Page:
Monday, July 25, 2011

Brand sentiment showdown...

From FlowingData. I may use this in my ICPSR class on computational social science next week. What do you think?

Brand sentiment showdown: "


There are many brands on Twitter that exist to uphold an image of the company they represent. As consumers, we can communicate with these accounts, voicing praise or displeasure (usually the latter). Using a simple sentiment classifier1, I scored feelings towards major brands from 0 (horrible) to 100 (excellent) once a day for five days.

The above for example, shows scores for Netflix, Hulu, and Redbox. Netflix had the lowest scores, whereas Redbox had the highest. I suspect Netflix started low with people still upset over the price hike, but it got better the next couple of days. Then on Saturday, there was a score drop, which I'm guessing was from their downtime for most of Saturday. Hulu and Redbox, on the other hand, held more steady scores.

As for auto brands, Toyota clearly had the lowest scores. However, Lexus, which is actually a luxury vehicle division of Toyota had the highest scores in the high 90s to 100.

How about the major mobile phone companies, AT&T, Verizon, and Sprint? Verizon scored better initially, but had lower scores during the weekend. Not sure what was going on with Sprint.

Between Twitter and Facebook, there was obviously some bias, but Twitter faired slightly better. Twitter scored lower than I expected, but it probably has to do with bug reports directed towards @twitter.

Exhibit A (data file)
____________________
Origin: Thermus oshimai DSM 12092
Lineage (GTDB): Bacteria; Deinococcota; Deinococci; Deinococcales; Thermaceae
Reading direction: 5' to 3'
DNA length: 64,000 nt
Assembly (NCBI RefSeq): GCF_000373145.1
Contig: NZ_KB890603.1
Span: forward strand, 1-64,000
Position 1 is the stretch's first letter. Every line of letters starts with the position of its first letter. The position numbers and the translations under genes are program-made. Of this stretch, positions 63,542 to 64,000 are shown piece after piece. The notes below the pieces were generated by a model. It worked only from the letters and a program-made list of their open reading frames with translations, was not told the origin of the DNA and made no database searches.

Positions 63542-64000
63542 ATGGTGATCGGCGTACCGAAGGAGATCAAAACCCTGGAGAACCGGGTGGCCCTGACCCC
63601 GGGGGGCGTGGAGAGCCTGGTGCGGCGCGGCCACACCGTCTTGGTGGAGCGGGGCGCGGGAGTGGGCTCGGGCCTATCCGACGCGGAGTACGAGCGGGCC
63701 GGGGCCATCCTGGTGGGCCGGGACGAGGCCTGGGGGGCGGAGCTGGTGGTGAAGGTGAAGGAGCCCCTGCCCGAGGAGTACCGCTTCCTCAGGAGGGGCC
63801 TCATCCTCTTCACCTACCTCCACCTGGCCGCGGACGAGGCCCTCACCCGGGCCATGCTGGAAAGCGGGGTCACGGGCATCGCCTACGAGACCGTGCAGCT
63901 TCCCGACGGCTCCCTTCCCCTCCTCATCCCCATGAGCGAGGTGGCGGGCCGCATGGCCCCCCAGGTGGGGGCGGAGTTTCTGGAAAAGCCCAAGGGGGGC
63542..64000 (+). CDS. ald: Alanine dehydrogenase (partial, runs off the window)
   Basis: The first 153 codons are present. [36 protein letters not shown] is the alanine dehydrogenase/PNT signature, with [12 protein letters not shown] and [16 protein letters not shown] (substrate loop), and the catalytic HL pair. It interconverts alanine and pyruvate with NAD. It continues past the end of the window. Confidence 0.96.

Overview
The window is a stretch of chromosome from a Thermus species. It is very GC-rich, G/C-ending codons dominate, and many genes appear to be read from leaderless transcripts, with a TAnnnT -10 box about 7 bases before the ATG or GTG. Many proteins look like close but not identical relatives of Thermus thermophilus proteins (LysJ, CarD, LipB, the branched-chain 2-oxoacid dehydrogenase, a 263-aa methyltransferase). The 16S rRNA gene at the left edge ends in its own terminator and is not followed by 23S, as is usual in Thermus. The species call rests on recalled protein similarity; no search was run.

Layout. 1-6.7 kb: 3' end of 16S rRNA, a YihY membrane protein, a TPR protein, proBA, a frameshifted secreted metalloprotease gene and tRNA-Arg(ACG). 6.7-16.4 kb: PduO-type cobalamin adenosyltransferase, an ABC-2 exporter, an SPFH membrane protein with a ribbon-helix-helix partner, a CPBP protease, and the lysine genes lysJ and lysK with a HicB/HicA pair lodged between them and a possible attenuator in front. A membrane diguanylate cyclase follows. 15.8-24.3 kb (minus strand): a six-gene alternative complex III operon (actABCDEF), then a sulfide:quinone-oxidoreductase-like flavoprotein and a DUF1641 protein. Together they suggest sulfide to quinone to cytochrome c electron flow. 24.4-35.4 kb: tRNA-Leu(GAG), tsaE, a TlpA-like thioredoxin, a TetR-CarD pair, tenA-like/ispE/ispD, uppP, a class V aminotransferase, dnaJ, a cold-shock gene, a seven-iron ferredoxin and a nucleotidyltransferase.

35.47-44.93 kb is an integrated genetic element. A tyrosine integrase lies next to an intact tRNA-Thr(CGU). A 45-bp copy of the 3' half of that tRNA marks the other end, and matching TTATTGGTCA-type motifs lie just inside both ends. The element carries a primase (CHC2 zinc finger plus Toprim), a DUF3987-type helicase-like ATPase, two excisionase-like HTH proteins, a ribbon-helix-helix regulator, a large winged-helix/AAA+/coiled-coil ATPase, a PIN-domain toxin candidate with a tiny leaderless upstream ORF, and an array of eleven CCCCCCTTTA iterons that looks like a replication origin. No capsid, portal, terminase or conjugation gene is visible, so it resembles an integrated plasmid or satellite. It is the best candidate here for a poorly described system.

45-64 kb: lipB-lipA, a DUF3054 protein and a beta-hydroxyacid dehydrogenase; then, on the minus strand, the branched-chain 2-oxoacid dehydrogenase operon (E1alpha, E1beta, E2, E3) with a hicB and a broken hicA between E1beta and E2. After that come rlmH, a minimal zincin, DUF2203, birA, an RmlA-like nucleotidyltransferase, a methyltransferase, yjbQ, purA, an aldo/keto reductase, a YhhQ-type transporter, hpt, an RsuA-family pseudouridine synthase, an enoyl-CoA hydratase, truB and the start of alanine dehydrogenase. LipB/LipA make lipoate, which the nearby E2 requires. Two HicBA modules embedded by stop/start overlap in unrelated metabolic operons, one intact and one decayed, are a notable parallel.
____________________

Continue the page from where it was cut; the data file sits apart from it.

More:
Is Domino's Pizza good now? Papa John's stayed fairly steady while Pizza Hut scores were sub-par.

Finally, as a sanity check, I compared airlines like Breen did in his tutorial. Results were similar with JetBlue and Southwest clearly in the positive and the others picking up the rear.

Any of these scores seem surprising to you?

  1. Jeffrey Breen provides an easy-to-follow tutorial on Twitter sentiment in R. The scoring system is pretty basic. All you do is load tweets with a given search phrase, and then find all the 'good' words and 'bad' words. Good words give +1, and bad words give -1. Then a tweet is classified good or bad based on the total. Then to get a final score, only tweets with total of +2 or more or -2 or less are counted. The final score is computed by dividing number of negative tweets divided by total number of 'extreme' tweets. Obviously this won't pick up on sarcasm, but the scoring seems to still do a decent job. I wouldn't make any important business decisions based on these results though.

The new FlowingData book is available now.


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